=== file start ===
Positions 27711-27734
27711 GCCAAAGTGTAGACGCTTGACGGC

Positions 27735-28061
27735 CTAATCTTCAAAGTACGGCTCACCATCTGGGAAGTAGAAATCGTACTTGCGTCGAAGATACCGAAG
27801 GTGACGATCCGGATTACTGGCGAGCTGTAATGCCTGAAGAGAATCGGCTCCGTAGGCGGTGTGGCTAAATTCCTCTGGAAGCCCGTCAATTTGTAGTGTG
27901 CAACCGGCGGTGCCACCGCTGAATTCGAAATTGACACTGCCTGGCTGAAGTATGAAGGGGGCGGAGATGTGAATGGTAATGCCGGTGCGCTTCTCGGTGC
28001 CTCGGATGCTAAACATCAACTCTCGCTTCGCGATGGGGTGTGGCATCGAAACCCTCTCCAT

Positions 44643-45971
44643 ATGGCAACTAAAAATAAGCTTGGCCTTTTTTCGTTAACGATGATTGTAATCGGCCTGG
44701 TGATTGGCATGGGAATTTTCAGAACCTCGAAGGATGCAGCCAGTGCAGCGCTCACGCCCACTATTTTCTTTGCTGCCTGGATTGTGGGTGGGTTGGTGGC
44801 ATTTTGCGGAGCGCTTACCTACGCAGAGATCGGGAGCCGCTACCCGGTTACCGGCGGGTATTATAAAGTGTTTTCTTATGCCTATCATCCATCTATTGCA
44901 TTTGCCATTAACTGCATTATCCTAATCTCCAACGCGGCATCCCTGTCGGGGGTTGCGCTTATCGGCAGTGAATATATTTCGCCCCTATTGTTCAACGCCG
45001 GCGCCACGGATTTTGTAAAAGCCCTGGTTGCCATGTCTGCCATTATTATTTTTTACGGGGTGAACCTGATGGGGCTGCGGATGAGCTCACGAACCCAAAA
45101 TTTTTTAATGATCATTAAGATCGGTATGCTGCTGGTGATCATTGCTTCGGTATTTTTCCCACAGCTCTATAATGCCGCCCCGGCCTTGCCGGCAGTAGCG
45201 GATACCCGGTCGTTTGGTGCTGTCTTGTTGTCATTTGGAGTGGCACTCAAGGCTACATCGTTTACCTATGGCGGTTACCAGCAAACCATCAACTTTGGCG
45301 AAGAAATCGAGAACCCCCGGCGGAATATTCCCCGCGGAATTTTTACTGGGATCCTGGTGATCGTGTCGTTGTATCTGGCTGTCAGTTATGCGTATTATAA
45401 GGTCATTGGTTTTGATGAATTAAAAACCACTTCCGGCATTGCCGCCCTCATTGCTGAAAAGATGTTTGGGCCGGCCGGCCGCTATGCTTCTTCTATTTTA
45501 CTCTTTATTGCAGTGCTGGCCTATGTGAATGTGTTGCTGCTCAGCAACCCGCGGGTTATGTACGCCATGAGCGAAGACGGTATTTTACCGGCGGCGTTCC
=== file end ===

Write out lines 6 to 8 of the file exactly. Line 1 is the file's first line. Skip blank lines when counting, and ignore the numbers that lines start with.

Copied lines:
27901 CAACCGGCGGTGCCACCGCTGAATTCGAAATTGACACTGCCTGGCTGAAGTATGAAGGGGGCGGAGATGTGAATGGTAATGCCGGTGCGCTTCTCGGTGC
28001 CTCGGATGCTAAACATCAACTCTCGCTTCGCGATGGGGTGTGGCATCGAAACCCTCTCCAT

Positions 44643-45971